It is quite normal to find a number of dead bees outside the hive entrance at this time of year as the bees clean-up after the winter, but if the numbers seem excessive, send a sample to your local Microscopist or Regional Bee Inspector for testing.
During the mid part of April if the weather is warm a brief inspection of the brood can be made but be very careful and do not remain for longer than is necessary.
Mouseguards can now be removed and entrances restricted with entrance blocks with an approx. 4"- 5" x ¼" opening in an attempt to maintain warmth, although you should watch for a build-up of moisture.
If your colonies appear to be O.K. they can generally be safely left alone until early May when a more thorough examination will have to be undertaken.
On this occasion any old combs should be removed from the brood chamber and replaced with new foundation and, or, frames where needed. Floors can be cleaned or changed and Propolis removed from frames and hive parts.
Check combs for signs of any disease and check to see that the queen is present and laying.
If the brood is occupying four or five frames and the bees are spread to the outside frames in the brood box, place a queen excluder on top followed by a super - this first one preferably filled with drawn comb but if not available foundation will suffice.
Method for making Soft Candy:
Into a large saucepan pour one pint of water and bring this to the boil. When this is boiling steadily stir in 6lbs of white sugar, reduce the heat and stir continuously until all of the sugar is dissolved. Now, add half a teaspoon of cream of tartar, stir in, and now increase the heat, stirring all the while. Bring once again to the boil, still stirring. Using a cooking thermometer, continue until the temperature reaches 240°F / 116°C. Remove the pan from the heat and place in a pan or sink of cold water and allow to cool to between 120°F and 140°F / 50°C and 65°C, continue to stir vigorously and as soon as the mixture starts to stiffen pour quickly into container.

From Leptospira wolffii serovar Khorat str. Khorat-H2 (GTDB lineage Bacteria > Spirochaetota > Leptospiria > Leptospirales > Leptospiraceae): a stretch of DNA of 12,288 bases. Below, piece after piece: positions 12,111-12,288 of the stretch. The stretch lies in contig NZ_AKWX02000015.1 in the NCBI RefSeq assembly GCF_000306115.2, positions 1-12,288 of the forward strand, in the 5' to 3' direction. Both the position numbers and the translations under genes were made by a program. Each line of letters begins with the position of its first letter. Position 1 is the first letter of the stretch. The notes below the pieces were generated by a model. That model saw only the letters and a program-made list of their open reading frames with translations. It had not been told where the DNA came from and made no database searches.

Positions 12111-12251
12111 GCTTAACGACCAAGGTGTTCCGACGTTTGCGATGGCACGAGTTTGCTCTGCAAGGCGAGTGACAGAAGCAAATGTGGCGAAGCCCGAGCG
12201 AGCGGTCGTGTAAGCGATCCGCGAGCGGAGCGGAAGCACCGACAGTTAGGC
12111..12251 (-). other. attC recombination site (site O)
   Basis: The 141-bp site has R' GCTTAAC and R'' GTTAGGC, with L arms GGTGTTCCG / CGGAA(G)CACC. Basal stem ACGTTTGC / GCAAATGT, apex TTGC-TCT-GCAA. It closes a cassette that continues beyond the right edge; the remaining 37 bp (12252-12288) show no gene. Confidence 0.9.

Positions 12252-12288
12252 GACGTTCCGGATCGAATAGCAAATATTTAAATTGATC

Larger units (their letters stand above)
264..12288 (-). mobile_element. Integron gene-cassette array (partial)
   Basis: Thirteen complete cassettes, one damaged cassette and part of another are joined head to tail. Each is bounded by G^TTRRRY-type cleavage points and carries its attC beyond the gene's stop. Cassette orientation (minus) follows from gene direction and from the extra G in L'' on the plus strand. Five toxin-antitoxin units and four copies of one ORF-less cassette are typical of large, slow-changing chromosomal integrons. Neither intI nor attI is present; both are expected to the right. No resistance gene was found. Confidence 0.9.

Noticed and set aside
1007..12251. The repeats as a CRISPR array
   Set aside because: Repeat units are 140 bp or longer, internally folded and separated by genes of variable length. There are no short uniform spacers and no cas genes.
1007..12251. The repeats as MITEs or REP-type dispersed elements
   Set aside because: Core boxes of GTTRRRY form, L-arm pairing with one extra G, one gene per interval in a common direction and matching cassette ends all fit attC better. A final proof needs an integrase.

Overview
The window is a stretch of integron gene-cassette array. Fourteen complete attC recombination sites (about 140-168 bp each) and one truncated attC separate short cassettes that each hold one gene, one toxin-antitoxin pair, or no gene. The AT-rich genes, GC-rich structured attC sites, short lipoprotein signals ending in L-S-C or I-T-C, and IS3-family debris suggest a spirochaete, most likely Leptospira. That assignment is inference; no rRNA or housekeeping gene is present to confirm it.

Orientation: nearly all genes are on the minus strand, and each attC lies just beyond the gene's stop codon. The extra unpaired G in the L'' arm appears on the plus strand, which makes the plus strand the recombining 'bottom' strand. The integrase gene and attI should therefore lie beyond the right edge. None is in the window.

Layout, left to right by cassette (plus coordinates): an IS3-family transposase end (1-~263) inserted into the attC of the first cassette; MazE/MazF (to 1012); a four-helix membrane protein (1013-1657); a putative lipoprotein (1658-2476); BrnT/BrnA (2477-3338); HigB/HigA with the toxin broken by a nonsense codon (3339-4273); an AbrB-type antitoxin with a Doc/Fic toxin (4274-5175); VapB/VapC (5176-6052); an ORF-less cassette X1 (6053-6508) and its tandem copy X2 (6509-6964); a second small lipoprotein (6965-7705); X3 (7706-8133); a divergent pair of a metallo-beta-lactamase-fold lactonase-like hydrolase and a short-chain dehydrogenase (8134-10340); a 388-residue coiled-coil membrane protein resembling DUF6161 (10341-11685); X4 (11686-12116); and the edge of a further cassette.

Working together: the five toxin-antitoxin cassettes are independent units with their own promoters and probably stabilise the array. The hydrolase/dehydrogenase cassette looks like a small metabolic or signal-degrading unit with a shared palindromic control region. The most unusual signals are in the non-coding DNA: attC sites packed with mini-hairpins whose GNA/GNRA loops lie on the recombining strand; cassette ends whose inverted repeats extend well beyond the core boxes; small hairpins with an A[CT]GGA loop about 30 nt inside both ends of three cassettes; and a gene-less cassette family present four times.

To feed to your bees, place the candy, still in the container, upside down over the opening in the crownboard, covering with some baking foil and cloth to keep it warm for as long as possible. Check regularly, giving more if needed.
Of course you can purchase our own prepared Apifonda if you wish.
Simple Queen Rearing
You will need an extra Brood Box or a Nucleus Hive or Box to carry out this proceedure.
This is a very simple and basic method for rearing a new queen to replace an existing failing queen or to produce a Nucleus. There are many other methods.
To start, you will need and meet the following:
Time of year: May to June - UK
Spare Hive or Nucleus Hive.
A frame of drawn empty brood comb (an empty super frame of drawn empty comb will be OK if brood not available).
A brood comb of sealed Honey stores.
A brood comb of a fair portion of Pollen.
From the drawn empty comb cut out a square of comb about 25mm.
From the hive that you have selected as donor hive/queen find a comb containing eggs and newly emerged larvae (it is important that some larvae are present).
Using a bee brush very gently brush the bees off the comb and into the hive. Quickly cut a square of comb from the area containing the eggs/newly hatched larvae to correspond with the size of the square previously cut from the empty comb.
Take your first square piece of empty comb and fit it gently into the hole you have just cut from the breeder comb. Make sure it is the correct way up. Replace this into the hive.
Now fit your piece of breeder comb with eggs and larvae into the empty drawn comb and place between the stores and pollen comb and place these into your Nucleus Hive.
Now select four frames of bees, either all from one or several hives (making sure you find the Queen in each of the selected hives and placing into a match box for protection) and shake as many of the bees as possible into the Nucleus Hive, making sure as many nurse bees as possible go in, as many of the older bees will fly home to their original hive.
Now replace any removed queens back into their respective hives.
The bees should now draw one or more emergency queen cells and with no other brood to care for the nurse bees will raise a good new queen.
The new queen should emerge in 13 to 14 days and all being well be mated by the 24th day.
Once you are happy with your new queen use her according to your requirements.
Any brood combs may now be returned to the hive/s of origin.
This method may also be used to re queen a queenless colony that has been queenless for more than 7 days and any subsequent cells being destroyed.